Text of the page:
Twitter may serve many valid purposes, but also means that unsubstantiated rumors can get thrown around with the greatest of ease. For example, Chinese bloggers are Twittering that North Korean leader Kim Jong-un was assassinated in Beijing today.
They’re claiming that this was part of a coup or assassination by outside forces - nothing is quite clear and nothing is substantiated by anything more than unnamed individuals.
Official Internet Rule: Any (Chinese) Twitter post that begins with “according to reliable source” is almost certainly fake. But this hasn’t stopped Chinese netizens from speculating that the killing was a military coup, and posting blurry pictures purporting to show an unusual number of vehicles parked at the North Korean embassy. ChinaSMACK staff writer Joe Xu suggests reports of large number of cars at the embassy may have sparked the rumor. “Rumors like this pop up every other week,” he writes on Twitter.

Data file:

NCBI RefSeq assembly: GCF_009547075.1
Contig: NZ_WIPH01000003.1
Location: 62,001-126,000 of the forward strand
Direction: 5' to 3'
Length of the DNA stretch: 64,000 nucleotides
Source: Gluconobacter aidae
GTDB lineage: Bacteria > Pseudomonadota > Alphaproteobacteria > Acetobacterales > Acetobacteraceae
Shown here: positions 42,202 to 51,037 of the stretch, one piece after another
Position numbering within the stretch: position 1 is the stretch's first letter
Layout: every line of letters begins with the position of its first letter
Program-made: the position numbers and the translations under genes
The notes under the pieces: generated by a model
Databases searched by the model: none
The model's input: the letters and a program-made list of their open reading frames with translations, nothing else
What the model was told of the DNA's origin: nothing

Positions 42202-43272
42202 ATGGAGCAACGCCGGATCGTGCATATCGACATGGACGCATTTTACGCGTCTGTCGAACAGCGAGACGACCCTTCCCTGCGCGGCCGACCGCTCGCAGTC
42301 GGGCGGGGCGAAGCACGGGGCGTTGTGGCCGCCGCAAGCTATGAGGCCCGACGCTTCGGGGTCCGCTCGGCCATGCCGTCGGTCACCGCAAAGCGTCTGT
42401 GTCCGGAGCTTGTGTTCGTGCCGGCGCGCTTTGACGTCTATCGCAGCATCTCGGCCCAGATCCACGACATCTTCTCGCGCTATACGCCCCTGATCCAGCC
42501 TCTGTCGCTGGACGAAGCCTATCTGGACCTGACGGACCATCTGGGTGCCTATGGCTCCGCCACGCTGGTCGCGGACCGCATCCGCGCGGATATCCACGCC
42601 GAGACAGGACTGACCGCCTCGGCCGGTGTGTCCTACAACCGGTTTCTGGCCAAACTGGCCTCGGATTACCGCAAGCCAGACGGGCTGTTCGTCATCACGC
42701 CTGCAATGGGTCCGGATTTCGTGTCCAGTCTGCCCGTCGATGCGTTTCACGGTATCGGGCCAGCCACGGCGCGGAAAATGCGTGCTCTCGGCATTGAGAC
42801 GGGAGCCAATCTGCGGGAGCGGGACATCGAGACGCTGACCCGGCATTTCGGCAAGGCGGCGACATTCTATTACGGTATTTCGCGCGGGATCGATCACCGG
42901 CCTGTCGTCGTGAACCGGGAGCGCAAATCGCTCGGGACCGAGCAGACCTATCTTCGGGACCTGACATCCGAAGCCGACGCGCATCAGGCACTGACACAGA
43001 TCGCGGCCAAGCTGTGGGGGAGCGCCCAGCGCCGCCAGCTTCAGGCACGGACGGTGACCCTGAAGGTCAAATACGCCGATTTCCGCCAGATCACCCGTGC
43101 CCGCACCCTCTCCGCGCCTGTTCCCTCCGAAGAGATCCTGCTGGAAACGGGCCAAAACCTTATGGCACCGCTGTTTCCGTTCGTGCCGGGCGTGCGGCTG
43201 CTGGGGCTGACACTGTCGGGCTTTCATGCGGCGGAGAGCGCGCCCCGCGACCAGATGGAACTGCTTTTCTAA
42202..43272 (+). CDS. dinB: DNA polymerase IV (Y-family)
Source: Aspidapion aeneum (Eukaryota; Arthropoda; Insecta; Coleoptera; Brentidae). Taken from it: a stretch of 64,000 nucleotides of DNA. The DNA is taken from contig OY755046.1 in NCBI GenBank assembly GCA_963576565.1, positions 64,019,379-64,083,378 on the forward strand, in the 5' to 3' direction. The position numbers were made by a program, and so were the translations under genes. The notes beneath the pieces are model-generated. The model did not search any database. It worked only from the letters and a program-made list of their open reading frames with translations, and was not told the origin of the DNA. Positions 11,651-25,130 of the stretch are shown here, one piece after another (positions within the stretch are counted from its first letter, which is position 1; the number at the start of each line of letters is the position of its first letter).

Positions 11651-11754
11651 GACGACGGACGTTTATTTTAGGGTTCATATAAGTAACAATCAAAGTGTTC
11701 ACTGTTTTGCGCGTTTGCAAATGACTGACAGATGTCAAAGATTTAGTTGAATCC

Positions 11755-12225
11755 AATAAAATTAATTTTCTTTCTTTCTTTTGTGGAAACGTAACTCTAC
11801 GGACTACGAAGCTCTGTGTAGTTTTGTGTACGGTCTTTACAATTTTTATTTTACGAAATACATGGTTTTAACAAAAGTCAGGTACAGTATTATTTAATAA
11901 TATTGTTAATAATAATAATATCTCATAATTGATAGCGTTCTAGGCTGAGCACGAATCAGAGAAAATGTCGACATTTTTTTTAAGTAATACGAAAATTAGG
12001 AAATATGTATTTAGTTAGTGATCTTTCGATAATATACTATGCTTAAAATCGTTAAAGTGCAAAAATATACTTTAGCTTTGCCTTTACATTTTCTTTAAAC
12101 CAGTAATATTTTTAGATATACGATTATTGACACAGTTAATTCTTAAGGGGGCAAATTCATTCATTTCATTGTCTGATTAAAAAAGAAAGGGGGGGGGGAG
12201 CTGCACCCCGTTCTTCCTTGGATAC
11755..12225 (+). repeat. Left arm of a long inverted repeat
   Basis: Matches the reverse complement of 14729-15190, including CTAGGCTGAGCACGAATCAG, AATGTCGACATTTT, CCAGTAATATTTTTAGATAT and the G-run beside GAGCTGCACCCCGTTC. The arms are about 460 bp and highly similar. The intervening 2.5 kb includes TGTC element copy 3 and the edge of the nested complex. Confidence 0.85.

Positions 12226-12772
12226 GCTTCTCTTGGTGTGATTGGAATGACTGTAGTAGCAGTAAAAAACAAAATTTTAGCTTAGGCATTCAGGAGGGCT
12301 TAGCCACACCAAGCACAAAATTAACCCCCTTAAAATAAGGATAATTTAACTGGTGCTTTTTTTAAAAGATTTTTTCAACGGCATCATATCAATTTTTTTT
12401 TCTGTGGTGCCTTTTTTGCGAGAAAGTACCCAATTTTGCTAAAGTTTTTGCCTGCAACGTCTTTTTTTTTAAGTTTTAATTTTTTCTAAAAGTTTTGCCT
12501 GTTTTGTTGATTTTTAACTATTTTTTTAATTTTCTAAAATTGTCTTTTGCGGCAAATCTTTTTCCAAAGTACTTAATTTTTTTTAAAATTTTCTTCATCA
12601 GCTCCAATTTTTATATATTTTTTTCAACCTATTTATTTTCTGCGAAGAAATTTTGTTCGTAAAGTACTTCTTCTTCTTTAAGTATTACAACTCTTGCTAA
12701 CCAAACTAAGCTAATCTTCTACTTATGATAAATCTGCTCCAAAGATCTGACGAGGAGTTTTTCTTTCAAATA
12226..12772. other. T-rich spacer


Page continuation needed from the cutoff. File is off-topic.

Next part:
With the way that North Korea and China both operate, these rumors get a life of their own because the regimes are quite insular and don’t let on who controls what and want to control the flow of information. The lack of information means that rumors can blossom on the drop of a hat and can gain credence by speculation.
No evidence. No facts. Just twitterings.
Heck, does anyone even know if Jong-un was supposed to be in China when this allegedly occurred? It seems that facts get thrown out the window and speculation and the North Korean version of Kremlinology takes over (making policy decisions on the basis of photos and what they do and don’t show - such as figuring out who is or isn’t in favor by leaders by where they stand/sit in photos).
What this does show is that there are a whole lot of people who wouldn’t mind seeing the North Korean regime fail, and an assassination (or attempted assassination) in North Korea’s benefactor’s capital would be a huge blow to China as well.